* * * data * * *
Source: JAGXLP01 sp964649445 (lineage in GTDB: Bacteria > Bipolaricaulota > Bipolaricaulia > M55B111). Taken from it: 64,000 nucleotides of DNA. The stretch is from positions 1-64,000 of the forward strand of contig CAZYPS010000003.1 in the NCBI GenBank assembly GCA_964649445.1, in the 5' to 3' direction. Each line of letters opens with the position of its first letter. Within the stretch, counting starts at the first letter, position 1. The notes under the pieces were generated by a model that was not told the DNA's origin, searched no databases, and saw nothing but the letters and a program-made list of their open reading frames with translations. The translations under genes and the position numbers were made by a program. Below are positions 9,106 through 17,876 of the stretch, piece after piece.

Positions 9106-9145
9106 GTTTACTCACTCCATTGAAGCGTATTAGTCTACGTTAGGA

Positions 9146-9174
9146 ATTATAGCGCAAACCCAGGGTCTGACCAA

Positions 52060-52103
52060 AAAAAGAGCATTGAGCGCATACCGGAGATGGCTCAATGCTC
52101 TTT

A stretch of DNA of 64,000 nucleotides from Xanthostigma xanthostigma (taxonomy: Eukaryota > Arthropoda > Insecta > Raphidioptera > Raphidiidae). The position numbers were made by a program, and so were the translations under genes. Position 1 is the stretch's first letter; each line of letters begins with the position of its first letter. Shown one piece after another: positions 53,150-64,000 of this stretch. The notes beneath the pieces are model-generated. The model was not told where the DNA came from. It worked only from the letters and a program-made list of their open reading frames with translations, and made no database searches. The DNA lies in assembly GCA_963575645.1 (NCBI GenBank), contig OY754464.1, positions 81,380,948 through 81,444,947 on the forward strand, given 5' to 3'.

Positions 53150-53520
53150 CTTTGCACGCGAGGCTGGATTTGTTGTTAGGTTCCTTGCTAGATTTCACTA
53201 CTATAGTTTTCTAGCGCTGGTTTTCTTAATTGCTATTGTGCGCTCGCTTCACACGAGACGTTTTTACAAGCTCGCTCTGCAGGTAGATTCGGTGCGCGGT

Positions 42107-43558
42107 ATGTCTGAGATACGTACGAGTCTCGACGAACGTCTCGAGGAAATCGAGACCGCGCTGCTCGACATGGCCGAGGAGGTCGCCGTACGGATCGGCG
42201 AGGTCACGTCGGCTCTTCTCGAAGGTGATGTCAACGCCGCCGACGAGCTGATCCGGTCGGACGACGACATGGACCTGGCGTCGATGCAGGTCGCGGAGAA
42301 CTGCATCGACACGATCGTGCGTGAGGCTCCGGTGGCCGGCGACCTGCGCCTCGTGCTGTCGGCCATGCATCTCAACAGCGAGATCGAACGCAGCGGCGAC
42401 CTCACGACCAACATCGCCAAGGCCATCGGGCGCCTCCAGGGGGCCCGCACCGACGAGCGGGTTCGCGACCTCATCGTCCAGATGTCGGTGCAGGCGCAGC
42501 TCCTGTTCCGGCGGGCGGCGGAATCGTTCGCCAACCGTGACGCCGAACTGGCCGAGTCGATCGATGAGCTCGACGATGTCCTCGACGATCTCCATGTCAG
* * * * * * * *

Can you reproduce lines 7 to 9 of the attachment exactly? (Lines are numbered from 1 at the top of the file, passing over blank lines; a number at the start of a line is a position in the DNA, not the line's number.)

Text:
52060 AAAAAGAGCATTGAGCGCATACCGGAGATGGCTCAATGCTC
52101 TTT

A stretch of DNA of 64,000 nucleotides from Xanthostigma xanthostigma (taxonomy: Eukaryota > Arthropoda > Insecta > Raphidioptera > Raphidiidae). The position numbers were made by a program, and so were the translations under genes. Position 1 is the stretch's first letter; each line of letters begins with the position of its first letter. Shown one piece after another: positions 53,150-64,000 of this stretch. The notes beneath the pieces are model-generated. The model was not told where the DNA came from. It worked only from the letters and a program-made list of their open reading frames with translations, and made no database searches. The DNA lies in assembly GCA_963575645.1 (NCBI GenBank), contig OY754464.1, positions 81,380,948 through 81,444,947 on the forward strand, given 5' to 3'.